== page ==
No tennis in 2020

Besides reminiscing about his playing career with Eurosport, Rafter has also predicted a bleak outlook for this year’s tour. All professional tournaments have been suspended until July 13th due to the Covid-19 pandemic. For the first time since 1945 Wimbledon has been cancelled due to the situation.

Many are now speculating as to when it will be possible for the tour to resume. The US Open is still optimistic that they can hold their tournament as scheduled later this summer. Meanwhile, the French Open is set to be played during the later part of September. However, Rafter doubts that either of those tournaments will happen.

“No, I think this (the virus) is going to be around for a long time.” Rafter commented on the chances of the 2020 season resuming. “Until they get a vaccine I can’t see how anyone is going to be playing.’
“Personally, I think it’ll be like the flu and we’ll have to get used to it.”

Potentially one solution for the tournaments would be to host matches without spectators. In order to minimise the risk of the virus spreading. An approach that has already been taken by other sports such as football. However, Wimbledon refused to consider that option this year.

“I think they could. No spectators. Sure. No ball-boys – I’d love to see the players pick up the balls themselves!” he concluded.

Continue Reading

ATP

‘Don’t Be Afraid’ – Nick Kyrgios Offers Support To Those Struggling During Covid-19 Pandemic

The bad boy of tennis says he will support those in need by delivering essential supplies.

Published

on

Former top 20 player Nick Kyrgios has urged members of the public to reach out to him if they require any help during the covid-19 pandemic in a social media post.

 

The two-time grand slam quarter-finalist has offered to deliver food to those who are struggling during the current crises, which has suspended the ATP and WTA Tours until at least July. It is estimated by economists that more than 500,000 people in Kyrgios’ home country of Australia will lose their jobs due to the outbreak. There have been more than one million cases of the coronavirus worldwide with many countries currently placed in a lockdown in a bid to halt the spread of the virus.

‘If ANYONE is not working/not getting an income and runs out of food, or times are just tough… please don’t go to sleep with an empty stomach,’ Kyrgios wrote on Instagram.
‘Don’t be afraid or embarrassed to send me a private message. I will be more than happy to share whatever I have.
‘Even just for a box of noodles, a loaf of bread or some milk. I will drop it off at your doorstep, no questions asked.’

In Australia there have been 5687 cases of Coronavirus as of Sunday which has resulted in 34 deaths. This is according to figures provided by chief medical officer Professor Brendan Murphy.

It is not the first time Kyrgios has offered to support those in need. Earlier this year he was an instrumental figure in helping raising money for the Australian bushfire appeal. Donating AUS$200 for every ace produced during the first month of the season and participating in a series of exhibition matches. According to 7 News, Kyrgios raised in the region of AUS$100,000 for the bushfire fund.

Kyrgios is currently ranked 40th in the world and has won six out of his nine matches played earlier this season. At the Australian Open he reached the fourth round before falling in four sets to Rafael Nadal.

 

View this post on Instagram

 

Real talk

A post shared by NK (@k1ngkyrg1os) on

.

Continue Reading

ATP

Diego Schwartzman On Playing The Big Three And Who He Believes Is The Best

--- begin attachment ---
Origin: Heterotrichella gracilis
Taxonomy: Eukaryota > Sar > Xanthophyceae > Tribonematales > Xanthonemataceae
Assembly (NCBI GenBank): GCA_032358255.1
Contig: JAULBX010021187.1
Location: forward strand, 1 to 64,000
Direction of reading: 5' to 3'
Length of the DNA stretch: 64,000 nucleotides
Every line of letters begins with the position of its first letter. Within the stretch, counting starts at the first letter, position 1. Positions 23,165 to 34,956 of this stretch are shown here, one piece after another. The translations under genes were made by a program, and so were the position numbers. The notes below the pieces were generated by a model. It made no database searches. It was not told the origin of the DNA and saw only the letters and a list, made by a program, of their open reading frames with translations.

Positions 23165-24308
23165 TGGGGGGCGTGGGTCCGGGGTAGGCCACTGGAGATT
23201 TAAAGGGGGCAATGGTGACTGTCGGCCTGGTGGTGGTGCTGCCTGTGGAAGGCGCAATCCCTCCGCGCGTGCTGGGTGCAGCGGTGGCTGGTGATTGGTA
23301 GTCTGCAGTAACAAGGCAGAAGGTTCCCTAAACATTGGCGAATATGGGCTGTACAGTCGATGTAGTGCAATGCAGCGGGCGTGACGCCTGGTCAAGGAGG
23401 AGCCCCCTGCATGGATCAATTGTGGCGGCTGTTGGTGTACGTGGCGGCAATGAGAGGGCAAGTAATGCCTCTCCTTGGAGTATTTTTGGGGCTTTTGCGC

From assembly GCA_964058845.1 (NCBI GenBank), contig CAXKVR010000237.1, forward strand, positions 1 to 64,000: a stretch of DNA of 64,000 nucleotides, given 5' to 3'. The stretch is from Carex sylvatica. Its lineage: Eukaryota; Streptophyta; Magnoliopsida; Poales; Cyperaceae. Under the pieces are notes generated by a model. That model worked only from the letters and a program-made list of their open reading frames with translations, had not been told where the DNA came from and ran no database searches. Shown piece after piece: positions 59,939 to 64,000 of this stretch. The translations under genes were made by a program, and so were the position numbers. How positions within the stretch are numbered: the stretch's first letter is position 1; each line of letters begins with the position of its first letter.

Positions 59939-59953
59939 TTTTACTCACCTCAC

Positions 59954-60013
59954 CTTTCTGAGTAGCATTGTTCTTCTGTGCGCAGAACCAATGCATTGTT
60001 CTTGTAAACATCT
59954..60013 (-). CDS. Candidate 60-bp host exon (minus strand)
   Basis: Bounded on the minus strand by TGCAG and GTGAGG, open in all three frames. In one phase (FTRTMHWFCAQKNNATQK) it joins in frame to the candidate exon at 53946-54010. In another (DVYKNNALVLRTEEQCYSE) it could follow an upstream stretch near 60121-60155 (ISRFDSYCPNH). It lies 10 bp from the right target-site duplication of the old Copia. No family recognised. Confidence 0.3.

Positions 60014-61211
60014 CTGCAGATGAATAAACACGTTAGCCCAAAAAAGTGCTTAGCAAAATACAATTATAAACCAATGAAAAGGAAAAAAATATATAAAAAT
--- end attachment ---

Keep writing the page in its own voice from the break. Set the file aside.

The top-20 player pays tribute to the three tennis legends as he cast his vote in the greatest of all time debate.

Published

on

When it comes to taking on the Big Three in tennis, Diego Schwartzman is perhaps one of the best players to provide an insight into how frustrating it can be.

 

The Argentine world No.13 has played a member of the illustrious trio no less than 18 times in his career, but is yet to gain a single victory to his name. Consisting of Roger Federer, Novak Djokovic and Rafael Nadal, the big three have dominated men’s tennis in recent years. Between them, they have won the last 13 grand slams and at least one of them has featured in 58 out of the past 60 major finals. Since February 2004, Andy Murray is the only player outside of the group to have held the No.1 position.

Schwzrtman’s record against the big guns has seen him lose to Nadal nine times as well as succumbing to both Djokovic and Federer on four occasions. Nevertheless, the three-time grand slam quarter-finalist isn’t bitter as he hails their achievements in the sport.

“Against Nadal you always come in hope of giving him a fight on any day and on any surface, but you quickly realize that it is almost impossible to defeat him.” Schwartzman said during an Instagram live chat with journalist Danny Miche.
“Djokovic makes me feel that in the second game of service I no longer have lungs. It’s unbelievable.’
“Federer gives you more air (time), but you don’t seem to know how to play tennis. It’s amazing how he hits the ball.’
“The three are unbelievable, in different ways.”

There is also the ongoing debate as to who should be named the greatest of all time. Each player has their own credentials. Federer currently has the all-time lead for most grand slam titles at 20. Nadal has won more ATP tournaments on the clay than any other player in history. Meanwhile, current world No.1 Djokovic has won more prize money in the sport than any other player – male or female.

Weighing on the debate, Schwartzman has given the edge to Djokovic. Prior to the suspension of the tour due to covid-19, Djokovic started 2020 by winning 18 matches in a row. Claiming titles at the ATP Cup, Australian Open and Dubai Tennis Championships.

“At his best, Djokovic has beaten Rafael Nadal many times on the clay and Roger Federer many times on the grass. So maybe I would say that he is slightly above the other two.” He explained.
“Let’s see if you can reach the records, now it was packed and saw that pace being broken. But Djokovic knows that he has to keep the level, because if he doesn’t win he will win the other two.”

Schwartzman started the year by winning nine out of 14 matches played. His best performance of the season so far took place on home territory when he reached the final of the Cordoba Open before losing to Christian Garin.

The Big Three head-to-head

Djokovic

Nadal

Federer

Djokovic

N/A

29-26

27-23

Nadal

26-29

N/A

24-16

Federer

23-27

16-26

N/A

Continue Reading
Advertisement
Advertisement
Advertisement

Trending